Then, through eyes burning from tears, and hearts burning with rage they saw David. He had led them here, and had pledged them to fight with the Philistines. It was his fault this had happened. We’re told they picked up stones with which to make David pay. On top of this, He himself had two wives and an untold number of children taken and now, in spite of his grief, the walls begin to close in.
1 Samuel 30:6-8 And David was greatly distressed; for the people spake of stoning him, because the soul of all the people was grieved, every man for his sons and for his daughters: but David encouraged himself in the LORD his God. 7 And David said to Abiathar the priest, Ahimelech’s son, I pray thee, bring me hither the ephod. And Abiathar brought thither the ephod to David. 8 And David inquired at the LORD,
We’ve been looking at prayers in the Old Testament but today I want us to consider something different: What to do if you can’t pray. In our passage David is deeply distressed. You will be distressed. Before he is in any condition to respond, even to pray, David Strengthens himself in the LORD. You must learn to strengthen yourself in the LORD
What does it mean to strengthen yourself in the LORD? It means you must remember and believe God’s promises. A few chapters earlier the same phrase was used when Jonathan reminded David that God will keep his promise.
1 Samuel 23:16-17 And Jonathan Saul's son arose, and went to David into the wood, and strengthened his hand in God. 17 And he said unto him, Fear not: for the hand of Saul my father shall not find thee; and thou shalt be king over Israel, and I shall be next unto thee; and that also Saul my father knoweth.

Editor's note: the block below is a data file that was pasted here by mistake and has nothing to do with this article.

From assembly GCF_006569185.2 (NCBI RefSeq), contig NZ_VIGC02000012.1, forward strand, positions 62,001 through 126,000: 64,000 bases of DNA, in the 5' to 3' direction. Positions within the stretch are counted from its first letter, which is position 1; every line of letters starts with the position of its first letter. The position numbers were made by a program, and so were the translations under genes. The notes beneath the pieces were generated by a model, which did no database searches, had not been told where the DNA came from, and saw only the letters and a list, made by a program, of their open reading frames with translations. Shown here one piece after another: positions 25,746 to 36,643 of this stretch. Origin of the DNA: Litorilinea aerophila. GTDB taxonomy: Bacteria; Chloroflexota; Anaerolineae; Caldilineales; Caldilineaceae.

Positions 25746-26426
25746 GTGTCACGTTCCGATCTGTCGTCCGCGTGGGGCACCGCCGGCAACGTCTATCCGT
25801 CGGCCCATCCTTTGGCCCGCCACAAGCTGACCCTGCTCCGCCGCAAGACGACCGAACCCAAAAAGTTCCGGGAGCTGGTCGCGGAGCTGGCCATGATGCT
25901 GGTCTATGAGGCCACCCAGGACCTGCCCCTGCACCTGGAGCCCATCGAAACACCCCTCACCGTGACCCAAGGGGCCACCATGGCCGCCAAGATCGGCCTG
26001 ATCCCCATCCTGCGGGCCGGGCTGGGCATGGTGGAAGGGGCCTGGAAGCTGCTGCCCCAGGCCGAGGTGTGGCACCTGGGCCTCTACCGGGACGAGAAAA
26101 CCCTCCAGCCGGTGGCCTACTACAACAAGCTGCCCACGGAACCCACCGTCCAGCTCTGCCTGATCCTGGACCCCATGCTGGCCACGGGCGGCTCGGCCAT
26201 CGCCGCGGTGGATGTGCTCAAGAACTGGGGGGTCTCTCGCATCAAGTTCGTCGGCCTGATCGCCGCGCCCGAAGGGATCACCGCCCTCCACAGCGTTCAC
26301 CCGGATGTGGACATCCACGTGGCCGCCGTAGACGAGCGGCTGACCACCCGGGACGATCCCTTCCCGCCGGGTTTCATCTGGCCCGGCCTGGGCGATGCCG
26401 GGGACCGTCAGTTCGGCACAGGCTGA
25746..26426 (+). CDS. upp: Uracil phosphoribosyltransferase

In this previous passage, Jonathan strengthens David in God. Our passage for this evening says that David strengthened himself in the Lord. Both are important. Being a part of the church means making yourself vulnerable enough to other believers that they see your distress and can minister to you. Don’t come to church stick on a smile and pretend all is wonderful if it isn’t. You need the church. But you also need to learn to do this yourself. Your relationship to the Lord is personal. He wants you to interact with him and that process primarily centers around meditation. Consider Psalm 1’s description of a godly person as one who “meditates day and night.” Edmond Calamy described meditation as “Chewing on the promises of God.” Extolling the benefits of Scripture meditation, Edmond Smith counsels that “meditation will lead to a calmness of disposition, a serenity of mind, and a certainty about the ways of God.” Certainly these were all things David needed that this point in his life. And it is something we too will need when troubles arise, but perhaps even more often than that. It is not often that great tragedy hinders our prayers but far more frequent that we simply feel cold and distant and have trouble getting started. To that end, the puritan Thomas Watson reminds us “A Christian enters into meditation as a man enters into the hospital: That he may be healed. Meditation heals the soul of its deadness and earthliness.” So, are you having trouble praying? Then strengthen yourself in the Lord and you may just find fire there to ignite your prayers!